Airbnb, Booking, Expedia Group and TripAdvisor have agreed to share their short-term accommodation booking and guest data with the European Union (EU).

Commissioner Thierry Breton said the data will help with “evidence-based policy” planning and transparency for the short-term leasing sector, critics including local government claim is destroying the social fabric of key tourism destinations.

The EU has been heavily lobbied to provide leadership on short-term traveller rentals and this agreement will go some way to appeasing the call for transparency  from major European cities such as  Amsterdam, Barcelona, ​​Berlin, Bordeaux, Brussels, Krakow, Munich, Paris, Valencia and Vienna.

“European cities believe homes should be used first and foremost for living in,” the group of 10  said in a statement released by Amsterdam city council. “Many suffer from a serious housing shortage. Where homes can be rented out more lucratively to tourists, they vanish from the traditional housing market.

“European cities believe that homes should be used first and foremost for living in. Many cities suffer from a serious housing shortage.

“Where homes can be used more lucratively for renting out to tourists, they disappear from the traditional housing market, prices are driven up even further and housing of citizens who live and work in our cities is hampered.

“Cities must protect the public interest and eliminate the adverse effects of short-term holiday rental in various ways. More nuisances, feelings of insecurity and a ‘touristification’ of their neighbourhoods is not what our residents want.

“Therefore (local) governments should have the possibility to introduce their own regulations depending on the local situation.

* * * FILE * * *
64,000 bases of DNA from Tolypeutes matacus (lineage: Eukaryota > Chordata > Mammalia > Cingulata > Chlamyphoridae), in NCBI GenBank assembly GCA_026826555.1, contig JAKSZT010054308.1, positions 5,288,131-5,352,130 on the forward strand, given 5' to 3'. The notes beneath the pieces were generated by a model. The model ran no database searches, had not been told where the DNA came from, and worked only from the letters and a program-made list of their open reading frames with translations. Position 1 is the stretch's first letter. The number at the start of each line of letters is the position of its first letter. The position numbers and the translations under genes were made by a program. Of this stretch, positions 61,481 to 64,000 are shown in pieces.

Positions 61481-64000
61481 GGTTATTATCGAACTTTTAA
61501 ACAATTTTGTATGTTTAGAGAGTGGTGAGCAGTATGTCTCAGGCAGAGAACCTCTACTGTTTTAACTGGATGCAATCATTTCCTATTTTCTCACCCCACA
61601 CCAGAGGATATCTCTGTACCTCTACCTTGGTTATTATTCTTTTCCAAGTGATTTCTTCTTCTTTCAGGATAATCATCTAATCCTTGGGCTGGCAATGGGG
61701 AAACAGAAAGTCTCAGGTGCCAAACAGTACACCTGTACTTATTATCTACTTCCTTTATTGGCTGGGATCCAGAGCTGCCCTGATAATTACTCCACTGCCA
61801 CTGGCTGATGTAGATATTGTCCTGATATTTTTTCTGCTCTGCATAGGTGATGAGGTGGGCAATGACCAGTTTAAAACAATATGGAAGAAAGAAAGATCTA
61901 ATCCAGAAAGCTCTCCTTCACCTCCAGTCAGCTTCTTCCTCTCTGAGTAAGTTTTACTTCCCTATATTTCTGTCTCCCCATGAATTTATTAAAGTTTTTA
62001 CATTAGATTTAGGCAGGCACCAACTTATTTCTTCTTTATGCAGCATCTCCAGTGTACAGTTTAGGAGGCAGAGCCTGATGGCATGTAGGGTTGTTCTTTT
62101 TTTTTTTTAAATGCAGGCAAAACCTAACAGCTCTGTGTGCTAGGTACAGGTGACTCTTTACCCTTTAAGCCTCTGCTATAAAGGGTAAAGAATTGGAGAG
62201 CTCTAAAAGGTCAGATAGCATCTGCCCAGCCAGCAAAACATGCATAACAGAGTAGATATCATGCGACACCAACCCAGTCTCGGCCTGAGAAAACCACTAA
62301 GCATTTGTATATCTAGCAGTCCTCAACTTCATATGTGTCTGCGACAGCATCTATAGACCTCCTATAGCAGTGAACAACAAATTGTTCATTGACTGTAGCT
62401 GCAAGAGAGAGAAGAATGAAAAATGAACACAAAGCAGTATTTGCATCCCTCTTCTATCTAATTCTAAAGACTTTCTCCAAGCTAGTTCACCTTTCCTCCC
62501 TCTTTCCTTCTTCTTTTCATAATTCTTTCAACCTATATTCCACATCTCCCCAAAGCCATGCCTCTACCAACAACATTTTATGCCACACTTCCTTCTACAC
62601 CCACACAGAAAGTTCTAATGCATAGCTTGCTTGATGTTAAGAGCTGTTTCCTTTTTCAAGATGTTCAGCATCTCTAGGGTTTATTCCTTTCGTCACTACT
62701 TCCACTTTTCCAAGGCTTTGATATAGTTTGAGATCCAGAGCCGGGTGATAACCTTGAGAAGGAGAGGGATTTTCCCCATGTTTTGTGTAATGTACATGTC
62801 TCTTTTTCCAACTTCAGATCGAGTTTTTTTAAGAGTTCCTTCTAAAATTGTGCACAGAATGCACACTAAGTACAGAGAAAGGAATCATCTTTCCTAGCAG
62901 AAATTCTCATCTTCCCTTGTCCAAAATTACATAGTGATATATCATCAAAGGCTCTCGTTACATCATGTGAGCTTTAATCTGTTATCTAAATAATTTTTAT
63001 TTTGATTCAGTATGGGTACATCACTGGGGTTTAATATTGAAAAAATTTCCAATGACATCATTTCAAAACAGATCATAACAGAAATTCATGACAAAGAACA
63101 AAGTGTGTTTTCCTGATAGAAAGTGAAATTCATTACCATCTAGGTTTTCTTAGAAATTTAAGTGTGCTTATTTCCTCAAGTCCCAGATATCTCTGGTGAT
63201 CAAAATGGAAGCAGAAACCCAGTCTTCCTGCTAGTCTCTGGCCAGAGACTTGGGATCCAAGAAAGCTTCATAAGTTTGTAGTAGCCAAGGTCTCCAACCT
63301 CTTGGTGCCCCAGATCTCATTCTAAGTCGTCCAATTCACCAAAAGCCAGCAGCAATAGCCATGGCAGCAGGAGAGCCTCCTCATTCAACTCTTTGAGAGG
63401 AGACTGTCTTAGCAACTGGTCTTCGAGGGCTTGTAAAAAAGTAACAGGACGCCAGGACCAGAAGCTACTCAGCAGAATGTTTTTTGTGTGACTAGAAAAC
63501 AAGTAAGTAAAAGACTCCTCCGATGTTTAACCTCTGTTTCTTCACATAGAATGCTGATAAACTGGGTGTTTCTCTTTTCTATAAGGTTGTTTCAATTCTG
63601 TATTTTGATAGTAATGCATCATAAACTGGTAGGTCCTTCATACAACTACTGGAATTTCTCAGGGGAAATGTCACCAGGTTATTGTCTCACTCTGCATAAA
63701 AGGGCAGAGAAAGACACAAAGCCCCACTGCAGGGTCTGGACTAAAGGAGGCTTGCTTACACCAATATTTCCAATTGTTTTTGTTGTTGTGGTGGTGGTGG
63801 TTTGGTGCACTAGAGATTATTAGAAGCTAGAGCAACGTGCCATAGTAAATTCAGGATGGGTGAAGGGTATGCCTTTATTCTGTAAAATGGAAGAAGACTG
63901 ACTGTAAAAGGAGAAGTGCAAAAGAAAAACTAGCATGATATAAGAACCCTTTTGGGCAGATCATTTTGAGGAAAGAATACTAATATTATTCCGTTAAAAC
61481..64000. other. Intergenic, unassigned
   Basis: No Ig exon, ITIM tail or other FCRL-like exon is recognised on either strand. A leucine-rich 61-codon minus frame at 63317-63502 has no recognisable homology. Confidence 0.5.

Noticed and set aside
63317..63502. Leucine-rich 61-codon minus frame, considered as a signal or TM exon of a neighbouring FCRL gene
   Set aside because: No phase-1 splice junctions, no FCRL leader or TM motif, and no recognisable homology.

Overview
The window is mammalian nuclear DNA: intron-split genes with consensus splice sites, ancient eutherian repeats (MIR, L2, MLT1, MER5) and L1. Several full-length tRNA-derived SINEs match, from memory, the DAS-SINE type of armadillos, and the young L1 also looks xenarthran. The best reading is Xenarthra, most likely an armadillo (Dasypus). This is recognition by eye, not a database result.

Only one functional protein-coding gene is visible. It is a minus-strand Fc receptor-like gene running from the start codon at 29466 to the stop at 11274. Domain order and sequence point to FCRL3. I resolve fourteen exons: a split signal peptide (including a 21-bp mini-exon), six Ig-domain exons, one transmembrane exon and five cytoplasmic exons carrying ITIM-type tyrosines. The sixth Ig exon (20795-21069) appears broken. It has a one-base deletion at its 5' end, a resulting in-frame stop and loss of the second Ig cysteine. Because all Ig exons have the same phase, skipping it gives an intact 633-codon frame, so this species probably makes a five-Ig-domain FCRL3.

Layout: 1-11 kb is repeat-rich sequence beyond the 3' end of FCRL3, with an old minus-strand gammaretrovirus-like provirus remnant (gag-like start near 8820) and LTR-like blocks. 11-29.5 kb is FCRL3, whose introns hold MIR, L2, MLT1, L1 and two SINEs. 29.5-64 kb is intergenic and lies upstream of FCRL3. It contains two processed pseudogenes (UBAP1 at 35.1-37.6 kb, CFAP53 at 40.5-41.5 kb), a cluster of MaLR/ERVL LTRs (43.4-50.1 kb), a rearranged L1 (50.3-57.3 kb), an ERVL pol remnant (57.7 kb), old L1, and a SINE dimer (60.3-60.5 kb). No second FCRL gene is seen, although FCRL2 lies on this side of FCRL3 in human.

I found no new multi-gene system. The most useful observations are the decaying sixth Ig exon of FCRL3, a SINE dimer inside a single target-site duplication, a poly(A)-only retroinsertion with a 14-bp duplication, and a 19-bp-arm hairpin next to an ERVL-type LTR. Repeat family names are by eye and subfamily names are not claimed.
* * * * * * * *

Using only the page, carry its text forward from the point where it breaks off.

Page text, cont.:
“For this, we need strong legal obligations for platforms to cooperate with us in registration-schemes and in supplying rental-data per house that is advertised on their platforms.”

 Commissioner Breton said: “For the first time we are gaining reliable data that will inform our ongoing discussions with cities across Europe on how to address this new reality in a balanced manner.

“The Commission will continue to support the great opportunities of the collaborative economy, while helping local communities address the challenges posed by these rapid changes.”

He said the agreement, signed between each platform and Eurostat, the EU statistical office, on behalf of the European Commission, envisages:

  • Regular and reliable data from the four platforms: Shared data will include the number of nights booked and the number of guests. Data will be aggregated at the level of municipalities. Platforms agreed to share data on a continuous basis.
  • Privacy: The privacy of citizens, including guests and hosts, is protected in line with applicable EU legislation. Data will not allow individual citizens or property owners to be identified.
  • Publication of data: The data provided by the platforms will undergo statistical validation and be aggregated by Eurostat. Eurostat will publish data for all Member States as well as many individual regions and cities by combining the information obtained from the platforms. It is expected that the first statistics could be released in the second half of 2020.



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